It pointed out that while QA status on Irish lamb has been important on the domestic market for some time, there has recently been growing interest from key EU customers in securing quality assured Irish lamb.

“Purchasers of Irish lamb products are increasingly looking for proof that meat is produced sustainably on farms that are certified members of an accredited quality assurance scheme.

“Such a quality assurance scheme is to be based on sustainability principles incorporating environmental, social and economic aspects,” the newsletter states.

It also stated the importance of presenting lambs for slaughter that meet customer specifications as regards weight limits and fat cover.

The current specification from the major processors is generally for R grading lambs or better with a fat score of 3 and a carcase weight of 21kg, according to Bord Bia.

They state that upper carcase weight limits can vary across the year from 20kg-23kg, with ‘no economic sense’ in keeping lambs to heavier carcase weights if they can be finished sooner.

“Killing a lamb with adequate fat cover is also essential to meet customer requirements, and in recent weeks, some reports have indicated an increase in the number of under-finished lambs being presented for slaughter due to deadweight prices coming under pressure.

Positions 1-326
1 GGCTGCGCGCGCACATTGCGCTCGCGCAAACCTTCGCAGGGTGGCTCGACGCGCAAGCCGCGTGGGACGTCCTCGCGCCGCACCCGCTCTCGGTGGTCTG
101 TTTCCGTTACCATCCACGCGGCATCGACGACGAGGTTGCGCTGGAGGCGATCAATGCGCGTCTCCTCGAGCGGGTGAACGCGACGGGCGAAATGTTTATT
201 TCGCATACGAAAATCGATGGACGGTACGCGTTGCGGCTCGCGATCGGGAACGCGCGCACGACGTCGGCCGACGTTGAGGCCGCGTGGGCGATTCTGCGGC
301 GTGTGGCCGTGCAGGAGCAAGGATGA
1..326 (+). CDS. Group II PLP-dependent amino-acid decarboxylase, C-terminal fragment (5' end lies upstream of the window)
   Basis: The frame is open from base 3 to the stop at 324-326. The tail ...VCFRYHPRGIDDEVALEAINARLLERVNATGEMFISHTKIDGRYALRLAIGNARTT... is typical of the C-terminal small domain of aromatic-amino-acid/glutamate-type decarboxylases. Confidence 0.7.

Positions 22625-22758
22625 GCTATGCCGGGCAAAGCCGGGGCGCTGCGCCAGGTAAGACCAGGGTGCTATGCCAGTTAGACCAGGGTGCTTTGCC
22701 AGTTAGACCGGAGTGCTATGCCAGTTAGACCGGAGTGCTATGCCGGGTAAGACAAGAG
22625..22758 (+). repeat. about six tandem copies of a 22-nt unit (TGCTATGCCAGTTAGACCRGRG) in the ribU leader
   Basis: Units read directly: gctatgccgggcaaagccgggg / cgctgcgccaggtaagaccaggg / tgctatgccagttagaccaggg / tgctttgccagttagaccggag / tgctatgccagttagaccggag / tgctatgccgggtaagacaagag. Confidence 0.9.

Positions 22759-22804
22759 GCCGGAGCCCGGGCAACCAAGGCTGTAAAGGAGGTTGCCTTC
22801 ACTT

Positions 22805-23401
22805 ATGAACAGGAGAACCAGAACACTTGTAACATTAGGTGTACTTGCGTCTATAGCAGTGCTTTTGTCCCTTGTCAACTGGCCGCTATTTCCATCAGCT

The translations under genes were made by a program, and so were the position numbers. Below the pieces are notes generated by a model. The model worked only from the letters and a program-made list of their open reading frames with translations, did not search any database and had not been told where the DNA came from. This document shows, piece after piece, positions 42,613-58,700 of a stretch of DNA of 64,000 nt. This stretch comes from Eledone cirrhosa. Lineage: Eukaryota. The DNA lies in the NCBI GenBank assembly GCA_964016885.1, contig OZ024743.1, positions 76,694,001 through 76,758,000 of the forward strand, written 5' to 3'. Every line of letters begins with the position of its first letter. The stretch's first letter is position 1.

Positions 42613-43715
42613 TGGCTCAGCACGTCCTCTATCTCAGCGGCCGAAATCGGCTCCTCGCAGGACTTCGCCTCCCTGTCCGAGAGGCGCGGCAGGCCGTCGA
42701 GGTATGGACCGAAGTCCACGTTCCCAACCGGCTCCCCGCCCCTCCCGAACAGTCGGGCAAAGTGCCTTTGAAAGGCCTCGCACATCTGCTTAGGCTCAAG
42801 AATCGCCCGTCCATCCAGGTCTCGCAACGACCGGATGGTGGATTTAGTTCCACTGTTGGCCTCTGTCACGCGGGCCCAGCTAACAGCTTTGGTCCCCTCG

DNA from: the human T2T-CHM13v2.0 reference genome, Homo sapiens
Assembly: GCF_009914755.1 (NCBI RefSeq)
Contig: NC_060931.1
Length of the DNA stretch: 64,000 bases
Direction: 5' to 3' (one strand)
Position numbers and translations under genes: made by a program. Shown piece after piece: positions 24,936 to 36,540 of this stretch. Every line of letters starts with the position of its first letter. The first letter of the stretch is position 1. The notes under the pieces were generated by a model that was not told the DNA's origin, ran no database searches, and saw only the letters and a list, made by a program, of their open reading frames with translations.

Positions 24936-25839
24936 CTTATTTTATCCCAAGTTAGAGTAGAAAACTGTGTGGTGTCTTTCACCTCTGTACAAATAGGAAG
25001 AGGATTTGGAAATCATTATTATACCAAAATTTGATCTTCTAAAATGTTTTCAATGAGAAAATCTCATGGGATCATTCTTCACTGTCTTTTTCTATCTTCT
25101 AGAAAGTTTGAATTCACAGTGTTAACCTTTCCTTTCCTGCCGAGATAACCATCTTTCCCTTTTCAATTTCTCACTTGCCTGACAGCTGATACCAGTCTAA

For more, read this week’s Connacht Tribune.

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Connacht Tribune

Suckler cap has to go in new plan

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Connacht IFA Chairman, Pat Murphy

A LEADING West of Ireland IFA representative has called on the Minister for Agriculture and his Department to move away from ‘pretend negotiations and pre-loaded questions’ if progress is to be made with the new CAP proposals.

Connacht IFA Chairman, Pat Murphy, called on Minister Charlie McConalogue, to get on top of the CAP situation by listening to farmers’ views on the ground rather than sticking to any pre-arranged agendas.

“A case in point relates to the proposal on suckler cows which wants to put in place a cap on the cow numbers based on a given reference year.